Figure S4:The R2 domain: Sequence alignment deduced from the HCA comparison of the C-terminal part of the CFTR R domain (here named the R2 domain), preceding the second membrane-spanning domain (starting at transmembrane helix TM7), with the N-terminal tail of the same protein, preceding the first membrane-spanning domain (MSD1, starting at transmembrane helix TM1). The CFTR sequences of four species are shown: Homo sapiens (h, genbank identifier (gi): 147744553), Salmo salar (s, gi:12746235), Danio rerio (d, gi:117380075), Fundulus heteroclitus (f, gi:3015540), illustrating the presently known most divergent CFTR sequences. At top are presented a few N-terminal sequences of other ABC proteins, sharing significant similarities with the CFTR N-terminal sequence (hABCCB: Homo sapiens ABCC11, gi:74762666; hMRP9: Homo sapiens MRP9, gi:161788999; hMRP5: Homo sapiens MRP5, gi:8928547; dGD10651: Drosophila simulans GD10651, gi:195581868, hMRP4: Homo sapiens MRP4, gi:206729914). Between the CFTR N-terminal and R2 sequences are shown the N-terminal sequence of Saccharomyces cerevisiae YOR1 (yYOR1, gi:1730876) and the R sequence of Homo sapiens MRP3 (hMRP3: gi:6920069), which provide intermediate links. The alanine content of the region aligned with the N-ter helix is in good agreement with such a secondary structure. Conserved hydrophobic amino acids (V, I, L, F, M, Y, W) are colored dark green, and residues that can substitute them (A, C, T) are colored light green. Loop-forming amino acids (P, G, D, N, S) are colored yellow. Conserved aromatic residues (Y, W, F) are colored purple, conserved basic and acidic residues are colored blue and pink, respectively. The secondary structures predicted using HCA for the associated hydrophobic clusters (1 stands for V, I, L, F, M, Y, W; 0 for other residues (Eudes et al., BMC Struct Biol (2007) 7: 2) are indicated above and below the CFTR N-terminal and R2 sequence, respectively. Black stars indicate the phosphorylation sites. The amino acid ranges are shown at the end of the sequences. Below the alignment are shown the secondary structure propensities estimated for the R2 domain, based on NMR experimental data, for the non-phosphorylated and phosphorylated forms of CFTR (based on the data presented in Figure 2 of the Baker’s article (Baker et al., Nat Struct Mol Biol (2007) 14: 738-745). (TIFF 517 kb)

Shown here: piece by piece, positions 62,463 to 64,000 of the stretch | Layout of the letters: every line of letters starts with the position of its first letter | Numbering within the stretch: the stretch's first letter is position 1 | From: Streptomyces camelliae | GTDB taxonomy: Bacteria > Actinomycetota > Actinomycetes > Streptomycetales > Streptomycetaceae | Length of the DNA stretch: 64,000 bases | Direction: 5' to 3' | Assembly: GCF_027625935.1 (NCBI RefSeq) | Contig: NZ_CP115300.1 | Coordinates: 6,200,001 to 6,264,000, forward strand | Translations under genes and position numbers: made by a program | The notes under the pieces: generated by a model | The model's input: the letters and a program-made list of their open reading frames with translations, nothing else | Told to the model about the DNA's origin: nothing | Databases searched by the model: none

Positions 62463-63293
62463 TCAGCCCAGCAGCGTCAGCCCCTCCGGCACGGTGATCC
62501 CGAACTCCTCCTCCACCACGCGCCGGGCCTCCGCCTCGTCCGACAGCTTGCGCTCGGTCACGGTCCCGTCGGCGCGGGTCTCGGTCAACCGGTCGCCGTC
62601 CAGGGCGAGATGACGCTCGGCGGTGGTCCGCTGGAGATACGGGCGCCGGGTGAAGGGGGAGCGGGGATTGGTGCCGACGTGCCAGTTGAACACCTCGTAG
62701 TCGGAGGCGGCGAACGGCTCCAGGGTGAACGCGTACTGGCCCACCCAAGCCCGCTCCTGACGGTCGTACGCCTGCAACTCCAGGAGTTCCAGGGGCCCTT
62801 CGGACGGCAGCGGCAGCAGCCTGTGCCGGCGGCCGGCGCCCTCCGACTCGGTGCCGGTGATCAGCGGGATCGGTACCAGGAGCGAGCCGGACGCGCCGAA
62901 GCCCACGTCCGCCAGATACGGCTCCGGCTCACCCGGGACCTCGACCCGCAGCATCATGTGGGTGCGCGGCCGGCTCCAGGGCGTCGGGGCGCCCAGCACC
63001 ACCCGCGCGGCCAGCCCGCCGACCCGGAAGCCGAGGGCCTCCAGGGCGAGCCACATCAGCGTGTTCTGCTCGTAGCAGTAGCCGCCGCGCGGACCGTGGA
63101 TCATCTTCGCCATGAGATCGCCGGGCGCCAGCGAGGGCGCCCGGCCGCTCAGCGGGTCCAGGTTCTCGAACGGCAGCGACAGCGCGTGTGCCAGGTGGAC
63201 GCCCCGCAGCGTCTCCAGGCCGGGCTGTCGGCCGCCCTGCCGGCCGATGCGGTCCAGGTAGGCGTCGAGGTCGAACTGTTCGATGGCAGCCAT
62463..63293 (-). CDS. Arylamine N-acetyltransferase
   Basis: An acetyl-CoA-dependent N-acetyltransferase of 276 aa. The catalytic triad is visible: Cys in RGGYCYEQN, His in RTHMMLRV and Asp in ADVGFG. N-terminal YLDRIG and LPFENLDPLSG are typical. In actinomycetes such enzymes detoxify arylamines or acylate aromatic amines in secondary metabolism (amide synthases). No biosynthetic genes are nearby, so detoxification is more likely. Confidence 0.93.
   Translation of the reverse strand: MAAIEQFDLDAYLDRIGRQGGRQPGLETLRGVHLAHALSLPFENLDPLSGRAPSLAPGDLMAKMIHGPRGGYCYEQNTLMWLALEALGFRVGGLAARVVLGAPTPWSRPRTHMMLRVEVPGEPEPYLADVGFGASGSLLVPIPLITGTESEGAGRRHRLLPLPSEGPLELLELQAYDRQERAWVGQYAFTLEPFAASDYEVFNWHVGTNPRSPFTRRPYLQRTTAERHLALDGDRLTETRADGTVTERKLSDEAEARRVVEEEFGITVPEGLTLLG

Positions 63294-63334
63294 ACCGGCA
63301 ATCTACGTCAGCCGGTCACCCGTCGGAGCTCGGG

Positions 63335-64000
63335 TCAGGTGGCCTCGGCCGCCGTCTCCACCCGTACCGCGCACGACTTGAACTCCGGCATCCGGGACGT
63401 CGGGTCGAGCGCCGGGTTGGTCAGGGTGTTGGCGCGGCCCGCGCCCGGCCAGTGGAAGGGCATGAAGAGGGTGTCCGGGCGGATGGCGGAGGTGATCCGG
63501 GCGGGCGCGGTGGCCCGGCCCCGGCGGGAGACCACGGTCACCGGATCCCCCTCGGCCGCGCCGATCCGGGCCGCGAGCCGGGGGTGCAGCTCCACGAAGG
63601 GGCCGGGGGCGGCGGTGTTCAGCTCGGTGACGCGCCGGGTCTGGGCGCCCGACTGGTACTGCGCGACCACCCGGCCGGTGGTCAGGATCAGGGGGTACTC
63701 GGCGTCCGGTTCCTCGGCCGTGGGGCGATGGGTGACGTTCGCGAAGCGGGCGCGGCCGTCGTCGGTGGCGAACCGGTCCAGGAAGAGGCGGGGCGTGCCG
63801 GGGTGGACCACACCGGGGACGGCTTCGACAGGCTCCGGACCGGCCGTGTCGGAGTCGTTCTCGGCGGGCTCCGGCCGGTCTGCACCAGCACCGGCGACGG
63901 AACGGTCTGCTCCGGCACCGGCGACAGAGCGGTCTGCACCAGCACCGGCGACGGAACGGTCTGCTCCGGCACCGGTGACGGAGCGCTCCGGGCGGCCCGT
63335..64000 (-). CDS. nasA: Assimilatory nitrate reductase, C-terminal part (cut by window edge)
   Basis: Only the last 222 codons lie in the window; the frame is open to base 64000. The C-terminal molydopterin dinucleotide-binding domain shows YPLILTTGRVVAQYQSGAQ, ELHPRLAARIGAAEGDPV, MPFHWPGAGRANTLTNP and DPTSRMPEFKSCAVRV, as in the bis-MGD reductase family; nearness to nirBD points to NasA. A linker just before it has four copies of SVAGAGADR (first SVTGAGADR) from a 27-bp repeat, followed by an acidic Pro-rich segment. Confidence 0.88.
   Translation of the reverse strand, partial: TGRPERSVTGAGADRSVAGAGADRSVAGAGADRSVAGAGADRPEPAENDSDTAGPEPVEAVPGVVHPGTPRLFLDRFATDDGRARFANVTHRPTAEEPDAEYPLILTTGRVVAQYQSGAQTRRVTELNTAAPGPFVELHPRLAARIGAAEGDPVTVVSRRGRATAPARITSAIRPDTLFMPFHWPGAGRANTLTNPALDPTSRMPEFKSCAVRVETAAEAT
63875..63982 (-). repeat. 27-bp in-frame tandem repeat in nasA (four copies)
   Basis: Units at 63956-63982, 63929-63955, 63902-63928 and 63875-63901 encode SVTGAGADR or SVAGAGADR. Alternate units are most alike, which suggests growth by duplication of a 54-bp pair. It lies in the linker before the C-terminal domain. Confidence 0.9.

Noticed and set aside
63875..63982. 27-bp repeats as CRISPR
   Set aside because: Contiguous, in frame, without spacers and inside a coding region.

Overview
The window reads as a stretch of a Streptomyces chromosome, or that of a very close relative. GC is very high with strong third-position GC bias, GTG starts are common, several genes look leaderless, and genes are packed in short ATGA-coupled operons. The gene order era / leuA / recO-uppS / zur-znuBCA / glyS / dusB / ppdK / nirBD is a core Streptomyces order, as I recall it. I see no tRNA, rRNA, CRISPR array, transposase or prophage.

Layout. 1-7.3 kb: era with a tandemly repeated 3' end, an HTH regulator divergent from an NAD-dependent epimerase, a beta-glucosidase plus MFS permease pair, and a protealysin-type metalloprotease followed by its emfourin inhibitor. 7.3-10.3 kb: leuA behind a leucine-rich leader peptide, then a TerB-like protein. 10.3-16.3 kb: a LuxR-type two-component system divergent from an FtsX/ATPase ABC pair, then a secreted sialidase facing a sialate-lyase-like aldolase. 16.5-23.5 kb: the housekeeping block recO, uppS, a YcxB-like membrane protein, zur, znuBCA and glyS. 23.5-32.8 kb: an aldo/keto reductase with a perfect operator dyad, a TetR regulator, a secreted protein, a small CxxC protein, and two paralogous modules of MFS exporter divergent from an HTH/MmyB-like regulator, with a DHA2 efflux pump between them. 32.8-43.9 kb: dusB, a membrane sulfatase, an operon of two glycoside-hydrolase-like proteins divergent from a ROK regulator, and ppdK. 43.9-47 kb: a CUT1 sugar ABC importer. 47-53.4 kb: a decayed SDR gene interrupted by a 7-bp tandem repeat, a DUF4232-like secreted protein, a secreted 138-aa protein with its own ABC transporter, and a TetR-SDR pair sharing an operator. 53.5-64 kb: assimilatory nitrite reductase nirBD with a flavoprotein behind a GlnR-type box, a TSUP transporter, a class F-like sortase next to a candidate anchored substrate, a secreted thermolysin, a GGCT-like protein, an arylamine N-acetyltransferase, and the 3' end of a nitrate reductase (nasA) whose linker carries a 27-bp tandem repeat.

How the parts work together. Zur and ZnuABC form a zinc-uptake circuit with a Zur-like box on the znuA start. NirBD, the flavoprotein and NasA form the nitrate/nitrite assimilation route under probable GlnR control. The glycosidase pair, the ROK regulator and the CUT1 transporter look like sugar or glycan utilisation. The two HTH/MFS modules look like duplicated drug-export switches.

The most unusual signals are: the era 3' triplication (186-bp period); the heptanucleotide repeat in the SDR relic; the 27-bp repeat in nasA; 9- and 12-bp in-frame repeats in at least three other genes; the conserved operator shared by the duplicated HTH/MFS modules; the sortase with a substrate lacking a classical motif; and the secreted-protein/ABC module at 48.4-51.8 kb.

18_2009_133_MOESM5_ESM.tif (357 kb)
Figure S5: 3D structures of the regulatory domains (TOBE domains) of three ABC proteins. From left to right: the Pyrococcus horikoshii multiple sugar binding transport ATP-binding protein (pdb 2d62), the Archaeoglobus fulgidus molybdate/tungstate ABC transporter ModC (pdb 3d31) and the Sulfolobus solfataricus glucose transporter (pdb 1oxs). Strands constituting the “Greek-Key” motifs are labeled according to Figure S6. The fifth strand of each TOBE domain is depicted in pink. The N- and C-termini of the regulatory domains are indicated. The WO4 groups, which bind to the ModC regulatory domains and allow a trans-inhibition of the molybdate/tungstate ABC transporter, are shown. (TIFF 356 kb)
18_2009_133_MOESM6_ESM.tif (407 kb)